Shining Light in The Darkness

by Rabbi Audrey Pollack, November 30, 2023

The Sages taught in a baraita: It is a mitzvah to place the Hanukkah lamp at the entrance to one’s house on the outside, so that all can see it. If he lived upstairs, he places it at the window adjacent to the public domain. And in a time of danger, he places it on the table and that is sufficient to fulfill his obligation. Rava said: One must kindle another light in addition to the Hanukkah lights in order to use its light, as it is prohibited to use the light of the Hanukkah lights.
— Talmud Shabbat 21b (translation Koren-Steinsaltz edition courtesy of Sefaria)

Here, in one of the few teachings specifically about the Hannukiah (the Hanukkah Menorah), the rabbis explain that not only is it a mitzvah to kindle the lights, but we are also obligated to do so publicly. This is one of the most essential elements of the Hannukiah lighting each night, called pirsum ha-nes, the lights cannot be used for other tasks, the Hanukkah lights are kindled to shine outward, publicly proclaiming the miraculous events that we celebrate during the festival of lights.

But what about this year?

We are living in unprecedented times. The rate of antisemitic incidents has soared around the world since October 7th. In our own community, hate motivated incidents against Jews have risen 200%. Some members have told me that they have considered taking the mezuzah off their door, or moving it from the outside of their door to inside their home. Students in our community’s public schools are avoiding wearing any jewelry or clothing that might identify them as Jewish. I hear you and share your shock, grief, fear, anger, and worry.

In the following sentences the rabbis address what to do in times of danger, that one may place the Hannukiah inside on a table and not in the window or outdoors. Is it a time of danger? This year should we place our Hannukiot inside? Should pirsum ha-nes give way to security issues? And if so, what does that say about being a Jew in Canada, or in the US, or Europe at this moment?

In these challenging times, as we look for support, feeling disconnected and alone, I am reminded of another Hanukkah miracle, one that our neighbours in communities around the world could be inspired to emulate:

In early December 1993 in Billings, Montana, a stranger threw a brick at the window of the home of Tammie and Brian Schnitzer. The window was decorated with Star of David decals and a Menorah, The brick sent jagged shards of glass into the bedroom of their 5 year old son Isaac. Fortunately, Isaac was not in bed at the time. He was watching TV with his 2 year old sister and the babysitter. Tammie had felt anxious putting up the Chanukah decorations; in recent months, a string of hate crimes had occurred around town.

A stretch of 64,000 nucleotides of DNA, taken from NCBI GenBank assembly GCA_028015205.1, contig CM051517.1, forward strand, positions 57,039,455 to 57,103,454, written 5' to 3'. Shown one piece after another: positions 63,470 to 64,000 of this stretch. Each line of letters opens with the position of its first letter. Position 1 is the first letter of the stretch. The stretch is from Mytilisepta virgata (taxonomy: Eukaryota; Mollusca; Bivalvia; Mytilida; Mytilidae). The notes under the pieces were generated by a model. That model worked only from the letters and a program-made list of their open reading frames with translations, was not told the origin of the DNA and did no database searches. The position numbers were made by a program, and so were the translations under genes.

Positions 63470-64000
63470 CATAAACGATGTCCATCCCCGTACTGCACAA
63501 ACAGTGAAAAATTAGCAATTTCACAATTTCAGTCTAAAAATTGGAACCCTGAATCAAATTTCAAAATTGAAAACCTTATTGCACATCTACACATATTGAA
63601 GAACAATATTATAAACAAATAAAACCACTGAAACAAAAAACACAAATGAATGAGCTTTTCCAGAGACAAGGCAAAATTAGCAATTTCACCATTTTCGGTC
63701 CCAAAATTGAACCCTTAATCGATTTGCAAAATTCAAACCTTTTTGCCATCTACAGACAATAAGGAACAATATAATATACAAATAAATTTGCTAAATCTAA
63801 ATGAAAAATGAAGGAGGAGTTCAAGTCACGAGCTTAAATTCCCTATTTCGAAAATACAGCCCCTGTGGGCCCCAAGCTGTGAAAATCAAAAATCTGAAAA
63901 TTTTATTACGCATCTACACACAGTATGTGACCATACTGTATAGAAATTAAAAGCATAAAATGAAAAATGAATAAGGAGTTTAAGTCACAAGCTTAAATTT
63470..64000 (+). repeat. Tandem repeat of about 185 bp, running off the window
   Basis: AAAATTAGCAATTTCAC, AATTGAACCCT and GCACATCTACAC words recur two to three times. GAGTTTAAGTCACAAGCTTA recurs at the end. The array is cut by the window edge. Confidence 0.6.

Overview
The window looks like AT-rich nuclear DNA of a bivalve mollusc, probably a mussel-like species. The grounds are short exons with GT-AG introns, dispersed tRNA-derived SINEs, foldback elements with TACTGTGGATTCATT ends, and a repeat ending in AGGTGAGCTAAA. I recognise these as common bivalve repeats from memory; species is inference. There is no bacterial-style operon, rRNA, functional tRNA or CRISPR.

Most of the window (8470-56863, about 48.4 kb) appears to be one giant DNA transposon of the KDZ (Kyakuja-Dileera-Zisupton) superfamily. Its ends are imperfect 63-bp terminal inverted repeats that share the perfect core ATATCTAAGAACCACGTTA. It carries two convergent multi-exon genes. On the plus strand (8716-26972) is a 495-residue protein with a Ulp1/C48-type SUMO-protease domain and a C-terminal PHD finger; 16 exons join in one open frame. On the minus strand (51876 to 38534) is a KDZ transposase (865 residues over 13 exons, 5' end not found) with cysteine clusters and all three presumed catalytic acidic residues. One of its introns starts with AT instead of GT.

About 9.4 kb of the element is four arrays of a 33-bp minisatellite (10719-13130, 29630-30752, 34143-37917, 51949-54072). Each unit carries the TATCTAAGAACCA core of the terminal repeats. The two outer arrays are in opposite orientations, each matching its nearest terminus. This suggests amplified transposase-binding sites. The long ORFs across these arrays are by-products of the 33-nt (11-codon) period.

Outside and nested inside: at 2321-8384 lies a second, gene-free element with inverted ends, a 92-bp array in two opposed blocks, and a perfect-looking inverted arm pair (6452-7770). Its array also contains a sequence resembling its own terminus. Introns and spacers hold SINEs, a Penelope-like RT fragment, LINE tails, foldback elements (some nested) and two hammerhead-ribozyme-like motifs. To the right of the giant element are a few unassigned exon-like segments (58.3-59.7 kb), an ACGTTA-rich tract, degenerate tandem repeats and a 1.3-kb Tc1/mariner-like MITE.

Tammie was returning home from a human rights coalition that she co-chaired. At that time, the population of Jews in Billings was about 50 people, there were fewer than 500 black people. Including Hispanic people and Native Americans, the total percent of minorities in Billings was 7 percent or so of the population. But even that small number was too many for some. In 1986 white supremacists had declared Montana to be one of five states comprising their “Aryan homeland.” In the years that followed, racist incidents around the state became increasingly frequent.

Tammie refused to stay silent, even as the hate incidents escalated. Instead, the human rights coalition organized neighbours across Billings to stand against hate. Local churches, human rights and labor organizations, businesses and the local newspaper urged residents to place menorahs in their windows as a sign of solidarity. The Billings Gazette published a full-page picture of a menorah to cut out and tape up. Local businesses also distributed photocopies of menorahs, and one put a message on a billboard, proclaiming: “Not in Our Town! No Hate, No Violence. Peace on Earth.” It’s estimated at least 6,000 homes in Billings had menorahs on display. At first, there were also attacks against some of those churches. But gradually the acts of vandalism stopped, the hate literature disappeared, and the anonymous calls ended. The haters could attack a couple of Jewish homes, but they could not target thousands of menorahs.

As Jews, we light the Hannukiah each night for eight nights to celebrate the miracle of the oil lasting for eight days, for the miracle that the Maccabees won their fight for religious freedom against the Seleucids, and because we need light in the darkest season – for all of the reasons that we may have learned as children. But more importantly, lighting the Hanukkiah is an act and a statement of faith and of hope. In doing so, we not only bring light into the darkness, we make a public and powerful statement of identity, for ourselves and the world that after thousands of years, and despite all those who have sought to destroy us, we are here, we stand strong, and we are continuing to celebrate the miracle in every generation.

This year as we light the Hanukkiah each night, we will recite the words of the blessing Sheh-asah nisim la-avoteinu v’imoteinu ba-yamim ha-hem baz’man ha-zeh, “The one who performed miracles for our ancestors, in those days, at this season.” May we hold fast to our values, our tradition and our collective memory, shining light into the world in a time of darkness.

Chag Hanukkah Sameach!
Rabbi Audrey S. Pollack

Filed under: Rabbi's Message

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